Öxarárfoss Waterfall

My wife and I recently had a 3 day mini break to Iceland, unfortunately it rained for most it and even more so in the areas I wanted to photograph. It wasn't a photography holiday as such, but I would have been even more disappointed if it had been!

This shot of Öxarárfoss waterfall in Þingvellir National Park is one of the very few I came home with which weren't taken in the wind and rain!. The waterfall flows from the river Öxará over the Almannagjá and is one of the main attractions of Þingvellir National Park.

 This is me aligning the Lee 0.6 ND Hard Grad filter (note blown out/over exposed sky) ©Judith Hopley, Panasonic DMC TZ-3, 4.6mm, 1/160th at f/3.3, ISO 100

Many of you will be aware of my obsession with #WexMondays, a weekly Twitter based photograph competition run by Wex Photographic, the largest independent online photographic specialist retailer in the UK. This shot was to be my week 33 entry.

The camera I used to take the shot was my little Canon EOS-M, which I use as my travel camera purchased from WEX along with my Lee filters including, my favourite of all, The Big Stopper. I used a 0.6 (2 stop) Hard Grad Neutral Density filter to balance the sky with the relatively dark foreground and the Big Stopper, a 10 stop Neutral density filter, to extend the exposure time to create the extreme motion blur in the clouds and water. I took a test shot without the Big Stopper and checked the histogram to make sure the scene was correctly exposed, the correct exposure time being 1/15th of a second. Using an exposure calculation table, I calculated the exposure time using the 10 stop filter to be 85 seconds. I used a remote release to trigger the shutter to remove the possibility of camera shake.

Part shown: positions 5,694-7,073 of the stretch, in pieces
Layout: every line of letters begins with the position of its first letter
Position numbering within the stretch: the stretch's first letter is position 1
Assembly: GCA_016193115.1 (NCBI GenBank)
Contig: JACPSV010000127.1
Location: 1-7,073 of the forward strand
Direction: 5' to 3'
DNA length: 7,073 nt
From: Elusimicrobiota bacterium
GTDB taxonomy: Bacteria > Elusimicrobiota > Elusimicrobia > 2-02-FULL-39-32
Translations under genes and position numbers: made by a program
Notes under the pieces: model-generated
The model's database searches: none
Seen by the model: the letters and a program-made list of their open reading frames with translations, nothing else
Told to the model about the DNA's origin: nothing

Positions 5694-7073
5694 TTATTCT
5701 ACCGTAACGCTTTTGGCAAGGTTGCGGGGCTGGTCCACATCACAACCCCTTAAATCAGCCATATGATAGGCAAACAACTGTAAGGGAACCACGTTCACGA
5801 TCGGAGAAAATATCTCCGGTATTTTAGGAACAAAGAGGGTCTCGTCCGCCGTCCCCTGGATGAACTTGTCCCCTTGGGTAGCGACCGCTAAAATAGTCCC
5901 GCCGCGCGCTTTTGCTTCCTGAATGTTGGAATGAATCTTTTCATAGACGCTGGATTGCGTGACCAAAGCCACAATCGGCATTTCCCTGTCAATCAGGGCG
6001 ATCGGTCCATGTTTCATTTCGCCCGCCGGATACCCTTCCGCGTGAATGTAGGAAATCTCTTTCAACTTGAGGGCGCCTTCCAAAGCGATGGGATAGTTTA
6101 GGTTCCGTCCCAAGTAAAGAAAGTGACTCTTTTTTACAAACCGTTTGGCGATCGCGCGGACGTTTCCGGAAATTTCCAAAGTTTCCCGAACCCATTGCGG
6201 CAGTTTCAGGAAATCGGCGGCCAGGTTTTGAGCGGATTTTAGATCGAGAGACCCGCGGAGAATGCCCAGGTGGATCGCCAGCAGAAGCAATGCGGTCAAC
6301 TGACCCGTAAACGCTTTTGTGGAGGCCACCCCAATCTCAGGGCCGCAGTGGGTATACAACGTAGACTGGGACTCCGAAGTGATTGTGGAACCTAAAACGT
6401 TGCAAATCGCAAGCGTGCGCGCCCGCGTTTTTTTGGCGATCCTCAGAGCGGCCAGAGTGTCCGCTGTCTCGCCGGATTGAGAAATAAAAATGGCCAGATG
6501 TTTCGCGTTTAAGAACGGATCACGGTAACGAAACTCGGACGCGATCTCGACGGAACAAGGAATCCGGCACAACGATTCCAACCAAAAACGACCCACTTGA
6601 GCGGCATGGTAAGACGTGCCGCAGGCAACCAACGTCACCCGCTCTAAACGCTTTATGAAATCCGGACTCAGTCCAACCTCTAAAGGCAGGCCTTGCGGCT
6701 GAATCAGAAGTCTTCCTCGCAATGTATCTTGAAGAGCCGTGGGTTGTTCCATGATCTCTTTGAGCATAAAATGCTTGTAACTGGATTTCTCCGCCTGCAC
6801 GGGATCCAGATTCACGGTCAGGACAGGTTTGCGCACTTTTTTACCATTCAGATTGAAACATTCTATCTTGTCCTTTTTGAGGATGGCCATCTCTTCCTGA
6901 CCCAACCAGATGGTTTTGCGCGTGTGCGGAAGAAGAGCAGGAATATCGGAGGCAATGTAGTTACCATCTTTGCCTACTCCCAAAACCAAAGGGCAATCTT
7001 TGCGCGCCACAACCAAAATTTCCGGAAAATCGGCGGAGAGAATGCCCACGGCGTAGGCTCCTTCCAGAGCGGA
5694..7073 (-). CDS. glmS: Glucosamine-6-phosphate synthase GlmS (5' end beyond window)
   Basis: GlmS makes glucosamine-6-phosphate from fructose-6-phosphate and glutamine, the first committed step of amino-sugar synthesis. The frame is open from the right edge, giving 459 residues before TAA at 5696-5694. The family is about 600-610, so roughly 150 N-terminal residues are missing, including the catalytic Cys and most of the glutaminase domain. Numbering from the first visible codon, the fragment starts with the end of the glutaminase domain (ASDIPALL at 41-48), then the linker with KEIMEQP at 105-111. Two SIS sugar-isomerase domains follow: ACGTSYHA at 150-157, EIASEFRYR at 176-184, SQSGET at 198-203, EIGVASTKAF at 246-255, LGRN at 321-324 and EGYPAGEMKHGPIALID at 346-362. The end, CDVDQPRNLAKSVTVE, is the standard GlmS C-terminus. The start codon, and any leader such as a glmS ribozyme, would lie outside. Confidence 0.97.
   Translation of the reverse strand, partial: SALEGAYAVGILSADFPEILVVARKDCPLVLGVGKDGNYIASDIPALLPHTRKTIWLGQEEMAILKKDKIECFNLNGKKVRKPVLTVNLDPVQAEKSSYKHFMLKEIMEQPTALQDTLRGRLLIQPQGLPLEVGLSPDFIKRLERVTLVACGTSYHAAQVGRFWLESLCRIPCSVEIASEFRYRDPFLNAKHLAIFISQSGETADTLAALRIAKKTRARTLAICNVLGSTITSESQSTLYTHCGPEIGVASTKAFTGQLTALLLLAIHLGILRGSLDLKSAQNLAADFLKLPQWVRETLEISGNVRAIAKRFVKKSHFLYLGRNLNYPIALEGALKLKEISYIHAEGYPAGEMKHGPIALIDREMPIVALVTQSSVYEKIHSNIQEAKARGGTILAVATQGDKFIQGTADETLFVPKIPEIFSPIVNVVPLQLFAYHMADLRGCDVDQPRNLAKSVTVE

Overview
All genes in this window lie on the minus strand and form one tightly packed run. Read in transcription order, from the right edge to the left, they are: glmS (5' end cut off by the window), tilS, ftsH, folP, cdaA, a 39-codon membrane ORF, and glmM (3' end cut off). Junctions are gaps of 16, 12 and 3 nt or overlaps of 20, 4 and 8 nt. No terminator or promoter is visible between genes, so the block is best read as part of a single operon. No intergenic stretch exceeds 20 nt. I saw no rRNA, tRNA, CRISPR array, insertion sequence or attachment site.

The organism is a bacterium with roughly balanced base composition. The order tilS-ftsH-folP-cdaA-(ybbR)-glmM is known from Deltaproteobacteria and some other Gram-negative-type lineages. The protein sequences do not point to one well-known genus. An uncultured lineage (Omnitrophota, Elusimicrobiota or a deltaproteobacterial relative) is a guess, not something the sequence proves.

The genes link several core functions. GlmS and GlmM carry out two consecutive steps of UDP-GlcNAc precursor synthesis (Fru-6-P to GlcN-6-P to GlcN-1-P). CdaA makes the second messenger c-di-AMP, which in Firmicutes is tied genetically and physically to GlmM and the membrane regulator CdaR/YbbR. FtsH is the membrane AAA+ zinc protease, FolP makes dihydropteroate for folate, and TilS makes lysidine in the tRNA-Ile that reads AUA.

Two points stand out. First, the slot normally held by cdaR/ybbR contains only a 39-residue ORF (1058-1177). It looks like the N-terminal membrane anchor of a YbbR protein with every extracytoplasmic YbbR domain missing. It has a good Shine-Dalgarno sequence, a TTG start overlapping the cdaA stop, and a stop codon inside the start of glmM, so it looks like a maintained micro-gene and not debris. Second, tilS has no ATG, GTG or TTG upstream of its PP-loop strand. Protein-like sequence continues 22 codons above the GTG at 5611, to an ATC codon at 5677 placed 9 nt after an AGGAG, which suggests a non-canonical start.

Incidentally, the purchase of the EOS-M was how I found out about #WexMondays, from an advertising leaflet that came with it. It is #WexMondays and the association with the competing entrants I credit for my inspired improvement of my photography over the past 18 or so months, the banter which is generated between everyone who takes part is also a joy to be part of. #WexMondays provides the 'drive' for me to take at least one 'worthy' photograph each week.

Unfortunately I wasn't able to make the top 3 in week 33 but the lovely people at WEX have invited me to share my story and workflow as to how I created the final image. 

Firstly, let's start with the unprocessed RAW image:-

Luckily, I just managed not to clip the highlights out of the image whilst retaining some detail in the shadows. Even before I had taken the shot I knew how I was going to process the image back home. I wanted a high contrast mono image with the clouds and water having a high rate of 'motion blur'.

1. The image was imported into Lightroom CC 2015 and was cropped to remove the rocks at the bottom, I also 'pulled back' the highlights to regain the detail in the clouds just above the waterfall edge.:-

2. I wanted to make the blue in the sky quite dark, but I often find in Lightroom that the blues can go a bit 'mushy' when moving the sliders to their extents, so I opened the image into Photoshop via Lightroom for further processing. As always, before I process an image in Photoshop, I create a 'Layer from Background' and duplicate it, just in case I need to refer back to the original photo or use elements from it for the final image. As you can see from the image below I applied a 'Brightness/Contrast' adjustment layer to just the copied layer and reduced the brightness.